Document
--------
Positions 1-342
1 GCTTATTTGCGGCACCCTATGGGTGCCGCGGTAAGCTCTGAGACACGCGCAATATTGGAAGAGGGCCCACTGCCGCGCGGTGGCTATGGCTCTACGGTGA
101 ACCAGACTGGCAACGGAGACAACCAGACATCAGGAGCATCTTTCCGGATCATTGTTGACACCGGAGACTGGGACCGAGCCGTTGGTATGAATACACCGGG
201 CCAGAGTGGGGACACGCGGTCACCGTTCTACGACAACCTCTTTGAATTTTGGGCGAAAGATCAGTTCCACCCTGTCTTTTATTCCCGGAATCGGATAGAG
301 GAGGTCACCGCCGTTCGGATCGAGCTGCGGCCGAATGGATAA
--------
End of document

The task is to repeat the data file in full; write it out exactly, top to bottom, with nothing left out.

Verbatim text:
Positions 1-342
1 GCTTATTTGCGGCACCCTATGGGTGCCGCGGTAAGCTCTGAGACACGCGCAATATTGGAAGAGGGCCCACTGCCGCGCGGTGGCTATGGCTCTACGGTGA
101 ACCAGACTGGCAACGGAGACAACCAGACATCAGGAGCATCTTTCCGGATCATTGTTGACACCGGAGACTGGGACCGAGCCGTTGGTATGAATACACCGGG
201 CCAGAGTGGGGACACGCGGTCACCGTTCTACGACAACCTCTTTGAATTTTGGGCGAAAGATCAGTTCCACCCTGTCTTTTATTCCCGGAATCGGATAGAG
301 GAGGTCACCGCCGTTCGGATCGAGCTGCGGCCGAATGGATAA